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No. 2 (Toa Fraser, 2006) wr. Toa Fraser, prod. Tim White, Lydia Livingstone Philippa Campbell, Colonial Encounters & Southern Light Films, finance New Zealand Film Commission, Working Title Films, Miramax Films, NZ On Air, TVNZ; Ruby Dee (Nanna Maria) Tuva Novotny (Danish Maria); inspired by a dream of her childhood back in Fiji, Nanna Maria demands that her grandchildren put on a big feast at which she will name her successor
I have several grouches about No. 2 (Toa Fraser, 2006) the most trivial being its title. In the States they wisely changed it to Naming Number Two: you can easily find that in any kind of catalog.
It's written and directed by the playwright: never a good idea. He has moved it out of the proscenium arch to some extent, but he hasn't directed the actors for film. They are projecting over the footlights: in other words, 'ham' acting, especially the main character, played by the appalling Ruby Dee.
Fraser has placed his story in the context of Fijians in New Zealand. If so, why hasn't he cast any Fijians in the film? If that wasn't possible, he should have put the story into a different context. As most of the actors are Maori, perhaps he could have made his characters Maori. … But perhaps that wouldn't have been exotic enough for his NZ audience – so they're 'Fijian'.
I came to this film, and watched it with keen expectation, in the hope of seeing some of the Fijians I came to know (a bit) and love when I lived in Fiji. Instead, I saw in the key role an African-American actress from fkn Cleveland, who wasn't remotely anything like a Fijian woman.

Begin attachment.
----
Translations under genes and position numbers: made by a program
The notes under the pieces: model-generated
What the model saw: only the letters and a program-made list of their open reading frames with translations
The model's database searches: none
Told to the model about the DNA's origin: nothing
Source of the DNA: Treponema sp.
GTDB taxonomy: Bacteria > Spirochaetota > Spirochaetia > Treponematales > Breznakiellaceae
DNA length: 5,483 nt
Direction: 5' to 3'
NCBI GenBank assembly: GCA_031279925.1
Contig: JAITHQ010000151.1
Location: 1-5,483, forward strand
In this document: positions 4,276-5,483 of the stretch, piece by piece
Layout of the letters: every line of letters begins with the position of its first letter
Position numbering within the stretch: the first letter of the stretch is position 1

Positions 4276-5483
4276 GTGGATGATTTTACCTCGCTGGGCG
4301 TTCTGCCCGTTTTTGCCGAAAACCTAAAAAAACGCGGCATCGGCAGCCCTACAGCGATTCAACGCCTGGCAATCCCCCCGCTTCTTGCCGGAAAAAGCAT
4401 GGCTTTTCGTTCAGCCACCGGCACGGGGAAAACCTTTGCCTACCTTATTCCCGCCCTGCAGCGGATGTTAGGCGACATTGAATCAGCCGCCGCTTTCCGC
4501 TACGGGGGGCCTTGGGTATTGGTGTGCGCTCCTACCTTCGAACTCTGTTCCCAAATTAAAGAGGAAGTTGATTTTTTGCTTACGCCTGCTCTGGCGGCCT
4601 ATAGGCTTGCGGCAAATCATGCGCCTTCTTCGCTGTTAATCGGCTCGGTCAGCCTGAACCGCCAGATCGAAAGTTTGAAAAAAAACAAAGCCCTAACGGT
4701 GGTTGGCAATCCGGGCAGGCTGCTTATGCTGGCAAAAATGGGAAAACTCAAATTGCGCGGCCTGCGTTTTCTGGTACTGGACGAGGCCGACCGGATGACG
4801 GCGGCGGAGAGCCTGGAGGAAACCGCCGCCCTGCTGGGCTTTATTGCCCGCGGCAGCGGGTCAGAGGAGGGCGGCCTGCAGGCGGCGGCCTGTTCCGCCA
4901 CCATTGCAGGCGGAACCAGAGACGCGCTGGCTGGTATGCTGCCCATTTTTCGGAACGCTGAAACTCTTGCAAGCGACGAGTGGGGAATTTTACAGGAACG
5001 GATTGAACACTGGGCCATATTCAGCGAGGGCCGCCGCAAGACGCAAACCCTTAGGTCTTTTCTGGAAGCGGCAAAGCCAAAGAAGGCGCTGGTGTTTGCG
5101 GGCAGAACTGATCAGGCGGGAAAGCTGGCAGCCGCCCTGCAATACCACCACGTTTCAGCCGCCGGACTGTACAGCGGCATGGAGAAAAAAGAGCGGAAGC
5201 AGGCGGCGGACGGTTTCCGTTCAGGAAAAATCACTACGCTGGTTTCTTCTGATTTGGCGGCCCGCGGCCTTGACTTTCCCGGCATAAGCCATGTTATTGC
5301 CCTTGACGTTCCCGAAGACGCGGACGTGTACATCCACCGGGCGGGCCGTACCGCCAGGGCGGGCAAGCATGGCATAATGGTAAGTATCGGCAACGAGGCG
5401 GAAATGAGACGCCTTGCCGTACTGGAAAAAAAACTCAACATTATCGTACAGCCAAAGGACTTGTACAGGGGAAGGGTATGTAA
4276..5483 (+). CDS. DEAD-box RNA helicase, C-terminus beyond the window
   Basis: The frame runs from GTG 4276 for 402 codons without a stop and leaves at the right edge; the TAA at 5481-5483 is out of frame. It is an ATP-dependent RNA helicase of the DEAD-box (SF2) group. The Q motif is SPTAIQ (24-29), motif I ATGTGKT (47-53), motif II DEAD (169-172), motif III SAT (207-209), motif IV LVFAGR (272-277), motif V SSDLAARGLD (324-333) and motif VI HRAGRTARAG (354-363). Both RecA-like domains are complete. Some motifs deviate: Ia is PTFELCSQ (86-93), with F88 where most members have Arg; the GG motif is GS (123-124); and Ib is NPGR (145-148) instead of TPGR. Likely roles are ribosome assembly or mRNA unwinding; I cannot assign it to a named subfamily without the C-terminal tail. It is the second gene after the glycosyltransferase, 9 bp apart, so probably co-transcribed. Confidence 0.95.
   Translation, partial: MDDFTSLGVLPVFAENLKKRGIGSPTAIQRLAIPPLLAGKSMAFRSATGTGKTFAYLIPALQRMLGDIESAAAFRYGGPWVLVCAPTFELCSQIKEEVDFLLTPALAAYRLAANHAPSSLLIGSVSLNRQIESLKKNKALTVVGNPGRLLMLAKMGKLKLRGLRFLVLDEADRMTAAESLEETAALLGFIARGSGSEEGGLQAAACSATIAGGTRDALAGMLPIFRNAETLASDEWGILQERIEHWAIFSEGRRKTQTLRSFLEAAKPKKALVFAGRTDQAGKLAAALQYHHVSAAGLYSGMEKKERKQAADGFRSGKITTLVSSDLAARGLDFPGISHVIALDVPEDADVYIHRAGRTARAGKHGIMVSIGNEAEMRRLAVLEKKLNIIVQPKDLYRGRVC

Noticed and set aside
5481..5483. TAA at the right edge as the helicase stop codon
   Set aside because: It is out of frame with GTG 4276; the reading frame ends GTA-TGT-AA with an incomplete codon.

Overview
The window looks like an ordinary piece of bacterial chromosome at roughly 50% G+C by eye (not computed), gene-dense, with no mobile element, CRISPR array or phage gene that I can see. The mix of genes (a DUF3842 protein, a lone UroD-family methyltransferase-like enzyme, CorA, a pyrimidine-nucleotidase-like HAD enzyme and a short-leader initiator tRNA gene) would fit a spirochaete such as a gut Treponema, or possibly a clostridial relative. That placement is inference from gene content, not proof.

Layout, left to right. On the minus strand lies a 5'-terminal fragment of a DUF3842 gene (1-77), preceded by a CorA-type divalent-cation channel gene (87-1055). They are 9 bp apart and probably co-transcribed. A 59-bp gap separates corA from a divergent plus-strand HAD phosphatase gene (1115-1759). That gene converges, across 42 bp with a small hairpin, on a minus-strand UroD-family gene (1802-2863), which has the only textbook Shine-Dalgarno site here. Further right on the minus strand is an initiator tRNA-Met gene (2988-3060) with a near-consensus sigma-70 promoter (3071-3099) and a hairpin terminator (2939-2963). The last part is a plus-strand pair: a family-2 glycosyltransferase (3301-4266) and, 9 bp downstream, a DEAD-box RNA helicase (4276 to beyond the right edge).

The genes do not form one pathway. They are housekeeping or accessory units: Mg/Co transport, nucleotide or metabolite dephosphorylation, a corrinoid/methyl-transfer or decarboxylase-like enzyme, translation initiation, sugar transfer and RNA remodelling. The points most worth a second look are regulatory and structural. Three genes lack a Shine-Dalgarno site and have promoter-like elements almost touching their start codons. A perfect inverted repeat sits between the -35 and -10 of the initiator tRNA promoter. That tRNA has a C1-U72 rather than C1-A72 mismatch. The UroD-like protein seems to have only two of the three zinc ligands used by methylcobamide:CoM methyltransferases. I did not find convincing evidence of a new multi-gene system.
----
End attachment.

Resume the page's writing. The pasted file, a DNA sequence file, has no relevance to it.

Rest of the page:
Finally – but I could go on – I'm incapable of understanding a key plot point. One of the meanings of the 'number two' of the title is that Nanna Maria is sposed to hand something (?) over to the next generation. But she names one (male) character as her successor (because he's the best actor?) – to what is never made clear. And privately tells a different character that she has left her the house – and gives her her will as a token thereof. Maybe I just don't care - or I'm too thick. Lucky the rest of the international audience isn't.
Toa Fraser has energetically recreated the social and familial environment of Nanna Maria's family and friends, with the help of a great cast, led by the venerable and endearing Ruby Dee. The film plays with an earthy charm and it's hard to be critical of its patchy tone and its occasional lapse into sentimentality or clichéd filmmaking devices (like visual montage over music). Andrew L. Urban, Urban Cinefile.
Garry Gillard | New: 23 October, 2012 | Now: 25 June, 2020